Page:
Friday, August 10, 2018

My Reading Thoughts, Summaries and Connections: The Social Animal by David Brooks - Chapter 5 (Attachment)

This chapter was loaded with information and also sparked a lot of thoughts and connections for me. This post might be a bit all over the place as I try to sort through it all.

This chapter starts with a story of Harold and his mom (Julia) engaging in the process of trying to get Harold to do his homework during his grade 2 year. The following video shares the story... 

As I started to read this story I found myself immediately putting on my "Self-Reg glasses" and looking at the situations through these lenses. Self-Reg is a framework for understanding stress and managing tension and energy. One of the foundational premises of Self-Reg is that our many body systems are always working to maintain a state of balance. Stressors are simply those things that require our body to burn energy to return to a state of balance. We can organize those stressors into five domains - biological, emotion, cognitive, social and pro-social. When our systems get overstressed we are unable to do tasks that can quite easily do when not stressed. The story at the beginning of this chapter illusstrates an overload of stress as Harold starts his homework that is eventually resolved by his mother connecting with him and, in so doing, bringing down his stress level to the point where he is finally able to engage in his homework. Although Self-Reg is not mentioned at all in this story it is a story that I cannot separate from Self-Reg in my mind so when I made my notes I combined the two. 

The second half of this chapter goes on to explore attachment and attachment styles. It speaks to the impact different attachment patterns can have on one's life. Several times throughout this section, the author does state that although attachment forms working models that we operate from, trajectories are fluid so people are not bound by their original attachment style. This is an important, and hopeful, point. I've included the highlights of the different attachment styles in the summary visuals below.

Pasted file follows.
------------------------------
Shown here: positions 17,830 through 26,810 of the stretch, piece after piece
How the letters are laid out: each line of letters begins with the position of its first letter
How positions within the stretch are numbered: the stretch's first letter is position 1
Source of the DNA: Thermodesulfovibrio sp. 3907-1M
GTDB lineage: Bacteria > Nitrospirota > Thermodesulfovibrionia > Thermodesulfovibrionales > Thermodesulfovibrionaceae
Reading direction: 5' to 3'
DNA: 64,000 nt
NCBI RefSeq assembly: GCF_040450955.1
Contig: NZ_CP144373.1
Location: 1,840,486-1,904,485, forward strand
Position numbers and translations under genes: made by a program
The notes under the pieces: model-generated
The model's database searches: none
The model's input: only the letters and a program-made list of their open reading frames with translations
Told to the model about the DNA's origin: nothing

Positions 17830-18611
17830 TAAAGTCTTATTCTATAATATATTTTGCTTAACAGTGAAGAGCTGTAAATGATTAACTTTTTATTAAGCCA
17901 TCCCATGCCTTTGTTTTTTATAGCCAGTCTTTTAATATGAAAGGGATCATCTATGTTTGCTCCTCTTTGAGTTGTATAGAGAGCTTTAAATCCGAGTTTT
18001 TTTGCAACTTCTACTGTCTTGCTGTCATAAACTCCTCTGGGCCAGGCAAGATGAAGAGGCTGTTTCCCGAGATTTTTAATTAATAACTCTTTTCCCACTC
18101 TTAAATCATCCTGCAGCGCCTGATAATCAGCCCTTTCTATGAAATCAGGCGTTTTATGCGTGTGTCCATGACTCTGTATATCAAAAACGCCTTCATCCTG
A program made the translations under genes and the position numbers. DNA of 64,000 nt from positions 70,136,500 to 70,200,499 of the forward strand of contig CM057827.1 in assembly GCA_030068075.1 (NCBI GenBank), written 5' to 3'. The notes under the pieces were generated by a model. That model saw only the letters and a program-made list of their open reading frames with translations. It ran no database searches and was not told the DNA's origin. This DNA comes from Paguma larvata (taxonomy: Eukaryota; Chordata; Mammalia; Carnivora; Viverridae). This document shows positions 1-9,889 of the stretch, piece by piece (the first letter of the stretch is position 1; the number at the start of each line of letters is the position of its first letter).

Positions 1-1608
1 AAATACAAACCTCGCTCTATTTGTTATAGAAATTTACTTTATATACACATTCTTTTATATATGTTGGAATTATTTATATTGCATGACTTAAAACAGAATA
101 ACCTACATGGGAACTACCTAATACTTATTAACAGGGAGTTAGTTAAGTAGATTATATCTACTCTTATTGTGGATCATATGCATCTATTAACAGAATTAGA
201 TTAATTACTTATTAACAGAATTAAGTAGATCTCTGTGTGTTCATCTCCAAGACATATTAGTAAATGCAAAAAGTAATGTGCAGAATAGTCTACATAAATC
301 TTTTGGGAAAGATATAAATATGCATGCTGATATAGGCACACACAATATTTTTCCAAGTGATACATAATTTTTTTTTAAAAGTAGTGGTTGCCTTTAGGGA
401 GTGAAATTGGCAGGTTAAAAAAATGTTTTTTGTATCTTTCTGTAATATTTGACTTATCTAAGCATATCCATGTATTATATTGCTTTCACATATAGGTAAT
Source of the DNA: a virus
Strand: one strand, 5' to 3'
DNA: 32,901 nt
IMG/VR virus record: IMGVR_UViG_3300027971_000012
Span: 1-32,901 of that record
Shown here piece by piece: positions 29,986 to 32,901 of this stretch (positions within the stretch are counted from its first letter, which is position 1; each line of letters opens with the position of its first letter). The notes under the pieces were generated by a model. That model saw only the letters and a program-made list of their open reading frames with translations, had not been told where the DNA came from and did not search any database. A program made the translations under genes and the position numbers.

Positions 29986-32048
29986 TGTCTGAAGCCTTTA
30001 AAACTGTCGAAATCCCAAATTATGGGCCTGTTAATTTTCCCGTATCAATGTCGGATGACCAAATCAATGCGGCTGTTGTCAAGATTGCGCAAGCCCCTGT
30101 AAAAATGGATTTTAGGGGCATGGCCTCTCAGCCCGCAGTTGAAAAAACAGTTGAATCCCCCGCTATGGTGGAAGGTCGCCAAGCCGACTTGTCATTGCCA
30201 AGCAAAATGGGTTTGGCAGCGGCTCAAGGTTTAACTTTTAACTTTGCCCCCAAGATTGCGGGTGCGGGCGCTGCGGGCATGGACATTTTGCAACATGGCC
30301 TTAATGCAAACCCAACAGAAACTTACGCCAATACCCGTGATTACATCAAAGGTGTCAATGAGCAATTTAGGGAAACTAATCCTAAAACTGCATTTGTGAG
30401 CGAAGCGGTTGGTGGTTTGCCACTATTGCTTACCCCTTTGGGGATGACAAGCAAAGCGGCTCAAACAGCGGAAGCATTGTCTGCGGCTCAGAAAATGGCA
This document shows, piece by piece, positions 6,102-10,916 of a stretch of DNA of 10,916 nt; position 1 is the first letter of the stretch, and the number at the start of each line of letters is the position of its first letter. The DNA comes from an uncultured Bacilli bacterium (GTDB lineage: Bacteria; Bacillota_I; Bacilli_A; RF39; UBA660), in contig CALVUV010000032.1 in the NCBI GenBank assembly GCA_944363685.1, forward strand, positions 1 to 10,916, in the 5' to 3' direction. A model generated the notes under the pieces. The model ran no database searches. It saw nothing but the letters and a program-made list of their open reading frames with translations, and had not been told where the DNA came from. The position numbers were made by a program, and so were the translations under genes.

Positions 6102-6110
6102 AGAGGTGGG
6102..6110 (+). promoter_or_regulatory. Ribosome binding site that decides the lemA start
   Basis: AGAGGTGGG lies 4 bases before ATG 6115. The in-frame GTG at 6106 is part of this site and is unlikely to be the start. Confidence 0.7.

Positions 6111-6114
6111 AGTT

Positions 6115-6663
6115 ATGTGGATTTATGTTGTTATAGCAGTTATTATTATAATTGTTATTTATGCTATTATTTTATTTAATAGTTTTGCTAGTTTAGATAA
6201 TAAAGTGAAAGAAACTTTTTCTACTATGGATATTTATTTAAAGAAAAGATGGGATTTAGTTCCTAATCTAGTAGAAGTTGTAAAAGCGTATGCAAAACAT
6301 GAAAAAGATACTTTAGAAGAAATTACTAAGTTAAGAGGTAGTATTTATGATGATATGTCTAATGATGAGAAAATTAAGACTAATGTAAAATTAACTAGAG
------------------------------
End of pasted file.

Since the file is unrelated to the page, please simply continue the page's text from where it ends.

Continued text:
During this chapter, I found myself coming back often to the orignal reason I started reading this book. It was tied to a Dr. Stuart Shanker lecture on resilience at the Self-Reg Summer Symposium (2018) that I listened in on through VoiceEd radio. In that lecture, Dr. Shanker made a statement about how some children come to school securely attached and then become insecurely attached and then others come insecurely attached and become securely attached. He questioned the why of this. I releived to hear him say this as it is something I have seen over and over again in my personal and work life. During the lecture, Stuart Shanker talked about the idea of "fragile secure attachment". Through his lecture he built toward a balanced red brain/blue brain definition of resilience and spoke of the impotance of the dyadic brain within that. It seems that we are coming to a time when we will no longer think of brains in isolation. There seems to be a move toward research that looks at how brains are interacting with each other rather than just how they are functioning in isolation. We are talking about behaivours that arise out of a network of brains interacting with the environment and with each other. We are no longer thinking of brains as passive recievers. The implications for this are exciting, particularly for education. I felt I needed to include even just a glimpse of this connection to what struck me from Dr. Stuart Shanker's lecture even though it might take some time for me to understand or articulate the magnitude of the thoughts (consious and unconsious) it sparked. 

Below I have included the visuals of what jumped out at me while reading this chapter. Clicking on each graphic should make it larger and easier to see. 

1 comment:

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